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Overcoming Loss through Agroforestry

Written by Charity Nalwoga
Waneloba Loy is a nursery school teacher in Mount Elgon, Uganda. When schools closed in early 2020 because of COVID-19, the 64-year-old was out of work. At the same time, she was adjusting to life without her husband, he died from a chronic illness shortly before the pandemic. 

“The first half of last year was very tough for me after losing my husband and not being able to go back to work for some time,” she recalls.

“Waneloba Loy cares for nine people, including her grandchildren.”

Loy had to find a way to provide for her five children and nine-person household. Facing monumental challenges, she joined TREES’ Mount Elgon 1 project in June of 2020. 

“I am grateful for the knowledge we are getting to make our farming more profitable,” Loy says. In addition to training, “Trees for the Future supports us with tools and seeds which is very helpful as we farm.” 

Since joining the four-year farmer training program, Loy has become a standout farmer in the project. Her living fence is known as one of the best in the area and her harvests are enabling her to support her family.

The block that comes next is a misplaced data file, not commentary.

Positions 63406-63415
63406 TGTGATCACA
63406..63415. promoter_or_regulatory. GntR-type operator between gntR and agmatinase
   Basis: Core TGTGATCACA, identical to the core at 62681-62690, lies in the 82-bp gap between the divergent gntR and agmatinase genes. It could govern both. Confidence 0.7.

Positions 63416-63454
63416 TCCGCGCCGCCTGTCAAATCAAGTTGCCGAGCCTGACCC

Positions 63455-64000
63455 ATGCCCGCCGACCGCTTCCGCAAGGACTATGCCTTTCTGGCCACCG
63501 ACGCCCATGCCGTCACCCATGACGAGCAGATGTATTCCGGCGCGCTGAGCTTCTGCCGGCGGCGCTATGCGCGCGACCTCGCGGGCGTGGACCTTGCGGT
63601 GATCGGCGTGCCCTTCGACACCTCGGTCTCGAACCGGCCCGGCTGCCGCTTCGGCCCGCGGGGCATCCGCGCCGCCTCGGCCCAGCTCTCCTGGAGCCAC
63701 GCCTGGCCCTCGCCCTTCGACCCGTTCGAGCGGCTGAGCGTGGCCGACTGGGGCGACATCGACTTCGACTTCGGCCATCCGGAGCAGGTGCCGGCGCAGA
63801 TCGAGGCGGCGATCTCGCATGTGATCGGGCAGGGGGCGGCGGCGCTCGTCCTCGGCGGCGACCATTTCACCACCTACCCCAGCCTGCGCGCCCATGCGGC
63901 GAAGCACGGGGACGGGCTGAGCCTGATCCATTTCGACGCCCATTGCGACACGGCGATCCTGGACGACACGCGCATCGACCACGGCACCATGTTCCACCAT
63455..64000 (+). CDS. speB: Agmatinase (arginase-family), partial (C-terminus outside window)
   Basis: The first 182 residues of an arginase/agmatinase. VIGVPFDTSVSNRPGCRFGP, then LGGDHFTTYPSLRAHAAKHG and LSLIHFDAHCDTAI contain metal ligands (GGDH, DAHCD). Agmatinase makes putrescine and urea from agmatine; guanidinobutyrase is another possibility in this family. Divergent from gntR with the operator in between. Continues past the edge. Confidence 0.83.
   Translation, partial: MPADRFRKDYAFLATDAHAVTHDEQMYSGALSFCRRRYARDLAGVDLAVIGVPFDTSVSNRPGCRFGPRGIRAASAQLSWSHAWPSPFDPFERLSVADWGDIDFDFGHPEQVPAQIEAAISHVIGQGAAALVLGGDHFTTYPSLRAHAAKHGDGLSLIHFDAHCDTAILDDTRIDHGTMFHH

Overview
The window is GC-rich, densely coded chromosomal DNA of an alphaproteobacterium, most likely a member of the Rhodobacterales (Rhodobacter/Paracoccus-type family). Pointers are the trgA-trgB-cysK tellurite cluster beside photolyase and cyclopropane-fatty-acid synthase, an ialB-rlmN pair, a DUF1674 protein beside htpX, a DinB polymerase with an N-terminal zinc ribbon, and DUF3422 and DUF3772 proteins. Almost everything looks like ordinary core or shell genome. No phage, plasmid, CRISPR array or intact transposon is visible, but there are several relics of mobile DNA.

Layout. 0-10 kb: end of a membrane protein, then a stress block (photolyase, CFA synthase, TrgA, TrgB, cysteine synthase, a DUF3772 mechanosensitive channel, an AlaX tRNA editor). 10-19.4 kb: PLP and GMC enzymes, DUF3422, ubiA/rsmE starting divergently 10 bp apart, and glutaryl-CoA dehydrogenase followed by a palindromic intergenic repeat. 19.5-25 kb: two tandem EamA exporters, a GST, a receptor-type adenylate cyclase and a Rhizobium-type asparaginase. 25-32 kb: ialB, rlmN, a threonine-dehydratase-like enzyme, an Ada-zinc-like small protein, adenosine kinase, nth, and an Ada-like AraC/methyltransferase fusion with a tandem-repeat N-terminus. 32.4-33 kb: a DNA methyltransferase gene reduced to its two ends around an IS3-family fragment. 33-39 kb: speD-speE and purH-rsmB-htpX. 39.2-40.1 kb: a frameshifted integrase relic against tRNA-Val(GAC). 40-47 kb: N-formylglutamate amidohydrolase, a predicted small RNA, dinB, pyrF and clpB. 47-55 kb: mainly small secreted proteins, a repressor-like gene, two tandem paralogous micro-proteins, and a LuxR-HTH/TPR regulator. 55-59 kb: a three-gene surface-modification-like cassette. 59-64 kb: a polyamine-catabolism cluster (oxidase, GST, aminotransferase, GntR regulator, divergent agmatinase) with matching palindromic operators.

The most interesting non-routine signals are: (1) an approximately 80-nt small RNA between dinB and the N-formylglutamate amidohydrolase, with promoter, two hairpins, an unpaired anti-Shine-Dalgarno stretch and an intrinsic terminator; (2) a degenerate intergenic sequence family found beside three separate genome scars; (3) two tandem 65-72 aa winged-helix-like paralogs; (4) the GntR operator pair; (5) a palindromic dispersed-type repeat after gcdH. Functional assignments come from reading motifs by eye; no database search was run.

“Loy’s living fence is known as one of the best in the area.”

“From the vegetable [seeds] we were given in 2020, I managed to sell most of them to buy groceries for my home like sugar, cooking oil and soap,” Loy shares. 

Loy is the lead farmer of her farmer group. Lead farmers help TREES staff coordinate and communicate with the group. Loy was recently asked to train other farmers in compost making given her strong grasp of the technique. 

“I was very excited. I know I was selected because of the knowledge and training I was applying from Trees for the Future. I even called my teacher, Miss Christine to share the good news,” Loy says with a smile. 

“It is exciting to see farmers thrive like this and even share knowledge and skills we teach them with other farmers. It makes us proud as technicians,” says Christine Namutosi, the TREES assistant technician in Loy’s project. (Technicians like Christine are typically referred to as “teachers” by farmers in the program.)

“Christine Namutosi (front) trains farmers in Mount Elgon, Uganda.”

Loy will continue learning agroforestry techniques from Christine and other TREES staff for a few more years, at which point she will graduate with the knowledge she needs to continue managing a thriving Forest Garden for years to come. 

Stories like Loy’s are made possible by donor support. Become a monthly donor today and help Christine and other TREES team members reach more farmers across sub-Saharan Africa. 

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